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Thursday, 20 October 1983
Page: 2050


Mr WILLIS (Minister for Employment and Industrial Relations and Minister Assisting the Prime Minister for Public Service Industrial Matters)(6. 10) —I move:

That the Bill be now read a second time.

The purpose of this Bill is to restore the pre-1981 jurisdiction of the Public Service Arbitrator and the Australian Conciliation and Arbitration Commission and other relevant arbitral bodies to make determinations and awards in relation to the redeployment or termination of employment of Commonwealth staff to whom the Commonwealth Employees (Redeployment and Retirement) Act applies.

Upon the election of the Fraser Government in 1975 the issues of redeployment and retrenchment of surplus staff increased in prominence. Previously existing guidelines for application to redundancy situations in Commonwealth employment generally were formalised by the making of Determination 509 of 1977 by the Public Service Arbitrator. That Determination applies to the greater part of Commonwealth employment and provides for advice to be provided to staff organisations where a redundancy situation is likely to occur for appropriate notice periods to be given of impending redundancy and of transfer or termination of employment. The Determination also provides for income maintenance, depending on age and length of service of the employee involved. Further to these provisions, the former Government saw a need to extend the redeployment and retirement provisions of the Public Service Act and other Commonwealth legislation. Consequently, the Commonwealth Employees (Redeployment and Retirement) Bill was introduced into Parliament in 1979. It was proclaimed to come into effect in February 1981.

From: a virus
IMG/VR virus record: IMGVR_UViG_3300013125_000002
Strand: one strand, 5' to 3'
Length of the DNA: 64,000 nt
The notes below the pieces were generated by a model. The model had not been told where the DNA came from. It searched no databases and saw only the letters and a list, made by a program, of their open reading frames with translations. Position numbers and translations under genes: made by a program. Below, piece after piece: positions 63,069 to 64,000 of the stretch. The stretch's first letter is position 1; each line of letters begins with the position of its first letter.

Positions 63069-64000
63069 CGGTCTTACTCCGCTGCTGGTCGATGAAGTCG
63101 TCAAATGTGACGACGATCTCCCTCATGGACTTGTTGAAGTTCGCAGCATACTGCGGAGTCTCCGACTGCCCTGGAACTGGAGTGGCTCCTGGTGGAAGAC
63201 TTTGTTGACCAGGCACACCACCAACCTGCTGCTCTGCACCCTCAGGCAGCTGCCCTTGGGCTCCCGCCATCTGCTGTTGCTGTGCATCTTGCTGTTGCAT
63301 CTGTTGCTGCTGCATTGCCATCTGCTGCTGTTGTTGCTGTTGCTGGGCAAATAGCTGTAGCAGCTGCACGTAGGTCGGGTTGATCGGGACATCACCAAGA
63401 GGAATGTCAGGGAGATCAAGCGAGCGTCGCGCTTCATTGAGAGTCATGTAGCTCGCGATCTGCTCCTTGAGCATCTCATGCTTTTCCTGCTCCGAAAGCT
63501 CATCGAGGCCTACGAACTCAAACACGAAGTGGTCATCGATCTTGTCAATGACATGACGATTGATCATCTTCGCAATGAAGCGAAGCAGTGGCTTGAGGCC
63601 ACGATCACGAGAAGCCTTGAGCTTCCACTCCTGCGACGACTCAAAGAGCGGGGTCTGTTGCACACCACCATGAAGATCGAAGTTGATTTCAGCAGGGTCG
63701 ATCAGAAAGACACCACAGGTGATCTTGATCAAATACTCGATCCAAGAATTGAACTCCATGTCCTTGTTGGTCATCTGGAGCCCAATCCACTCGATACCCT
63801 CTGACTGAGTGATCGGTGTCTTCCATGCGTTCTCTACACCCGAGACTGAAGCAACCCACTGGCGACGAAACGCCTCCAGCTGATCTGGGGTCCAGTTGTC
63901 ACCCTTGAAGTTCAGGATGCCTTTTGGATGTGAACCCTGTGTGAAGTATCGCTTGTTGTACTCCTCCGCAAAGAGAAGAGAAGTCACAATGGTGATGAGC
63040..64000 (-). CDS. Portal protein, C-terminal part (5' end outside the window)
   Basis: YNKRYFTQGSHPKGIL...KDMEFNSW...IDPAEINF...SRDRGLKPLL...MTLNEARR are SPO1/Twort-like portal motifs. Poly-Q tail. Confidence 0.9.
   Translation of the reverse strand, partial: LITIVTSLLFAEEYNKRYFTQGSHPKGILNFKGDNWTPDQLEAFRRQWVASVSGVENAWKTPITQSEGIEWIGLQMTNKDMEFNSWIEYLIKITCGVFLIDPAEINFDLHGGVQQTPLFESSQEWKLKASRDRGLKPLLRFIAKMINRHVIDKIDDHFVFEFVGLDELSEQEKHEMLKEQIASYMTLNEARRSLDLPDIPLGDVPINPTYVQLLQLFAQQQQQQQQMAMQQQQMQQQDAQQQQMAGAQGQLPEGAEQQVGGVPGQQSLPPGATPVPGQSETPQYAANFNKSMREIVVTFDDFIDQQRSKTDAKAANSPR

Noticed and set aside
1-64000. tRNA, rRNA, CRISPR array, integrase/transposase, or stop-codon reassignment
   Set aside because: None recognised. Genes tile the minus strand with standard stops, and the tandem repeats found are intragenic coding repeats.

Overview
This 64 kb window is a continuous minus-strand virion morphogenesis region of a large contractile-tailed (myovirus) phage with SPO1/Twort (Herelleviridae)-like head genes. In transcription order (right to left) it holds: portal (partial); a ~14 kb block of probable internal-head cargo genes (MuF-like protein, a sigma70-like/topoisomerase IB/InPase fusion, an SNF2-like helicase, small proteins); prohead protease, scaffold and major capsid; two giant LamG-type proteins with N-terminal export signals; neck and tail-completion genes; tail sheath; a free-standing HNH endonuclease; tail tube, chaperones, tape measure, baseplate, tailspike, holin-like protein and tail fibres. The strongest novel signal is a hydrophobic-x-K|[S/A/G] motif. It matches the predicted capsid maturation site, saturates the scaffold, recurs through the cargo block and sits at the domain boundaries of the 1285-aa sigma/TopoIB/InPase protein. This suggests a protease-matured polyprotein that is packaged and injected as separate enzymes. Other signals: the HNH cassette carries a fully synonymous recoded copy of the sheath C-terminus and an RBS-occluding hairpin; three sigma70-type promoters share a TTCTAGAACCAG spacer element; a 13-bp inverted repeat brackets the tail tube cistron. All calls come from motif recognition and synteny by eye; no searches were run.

The CE (RR) Act provides a framework for the redeployment and retirement of Commonwealth employees on the grounds of excess numbers, physical or mental incapacity, inefficiency or loss of essential qualifications. Apart from the compulsory retirement provisions, the Act also provides for the voluntary retirement of staff from age 55 and imposes a maximum retirement age of 65. The Act applies to the Australian Public Service and is administered by the Public Service Board. Statutory authorities not staffed under the Public Service Act can come under the CE (RR) provisions on request.